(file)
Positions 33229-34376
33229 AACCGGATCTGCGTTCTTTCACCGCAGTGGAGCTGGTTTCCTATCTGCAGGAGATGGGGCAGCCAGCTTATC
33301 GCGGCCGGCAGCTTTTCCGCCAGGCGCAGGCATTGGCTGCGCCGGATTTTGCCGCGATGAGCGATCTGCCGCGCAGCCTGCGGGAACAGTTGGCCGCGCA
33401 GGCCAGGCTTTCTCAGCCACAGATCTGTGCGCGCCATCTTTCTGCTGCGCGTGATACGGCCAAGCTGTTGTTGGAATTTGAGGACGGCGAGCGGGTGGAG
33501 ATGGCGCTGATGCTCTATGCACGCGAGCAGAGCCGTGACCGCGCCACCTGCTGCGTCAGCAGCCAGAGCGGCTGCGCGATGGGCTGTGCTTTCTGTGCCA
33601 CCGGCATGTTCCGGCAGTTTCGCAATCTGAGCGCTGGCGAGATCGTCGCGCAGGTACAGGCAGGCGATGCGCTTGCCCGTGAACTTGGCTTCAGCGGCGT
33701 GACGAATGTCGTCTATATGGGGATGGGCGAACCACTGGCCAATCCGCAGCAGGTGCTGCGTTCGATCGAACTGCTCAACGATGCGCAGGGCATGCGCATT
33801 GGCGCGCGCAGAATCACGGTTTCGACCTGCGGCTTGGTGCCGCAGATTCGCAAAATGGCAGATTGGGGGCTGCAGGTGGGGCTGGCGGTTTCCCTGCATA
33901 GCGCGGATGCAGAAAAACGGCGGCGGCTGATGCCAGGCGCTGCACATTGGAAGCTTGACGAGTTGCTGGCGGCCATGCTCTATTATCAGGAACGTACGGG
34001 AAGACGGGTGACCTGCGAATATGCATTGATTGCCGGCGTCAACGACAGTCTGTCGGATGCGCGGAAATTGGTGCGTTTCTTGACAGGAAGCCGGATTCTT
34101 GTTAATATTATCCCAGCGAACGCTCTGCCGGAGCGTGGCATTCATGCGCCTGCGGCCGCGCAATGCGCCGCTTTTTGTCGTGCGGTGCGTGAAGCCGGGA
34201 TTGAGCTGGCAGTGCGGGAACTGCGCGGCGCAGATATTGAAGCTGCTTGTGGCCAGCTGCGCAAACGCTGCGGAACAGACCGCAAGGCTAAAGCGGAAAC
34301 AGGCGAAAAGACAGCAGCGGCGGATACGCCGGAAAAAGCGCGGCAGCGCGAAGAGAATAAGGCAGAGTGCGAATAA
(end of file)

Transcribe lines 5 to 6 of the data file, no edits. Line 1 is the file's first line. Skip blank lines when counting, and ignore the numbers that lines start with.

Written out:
33501 ATGGCGCTGATGCTCTATGCACGCGAGCAGAGCCGTGACCGCGCCACCTGCTGCGTCAGCAGCCAGAGCGGCTGCGCGATGGGCTGTGCTTTCTGTGCCA
33601 CCGGCATGTTCCGGCAGTTTCGCAATCTGAGCGCTGGCGAGATCGTCGCGCAGGTACAGGCAGGCGATGCGCTTGCCCGTGAACTTGGCTTCAGCGGCGT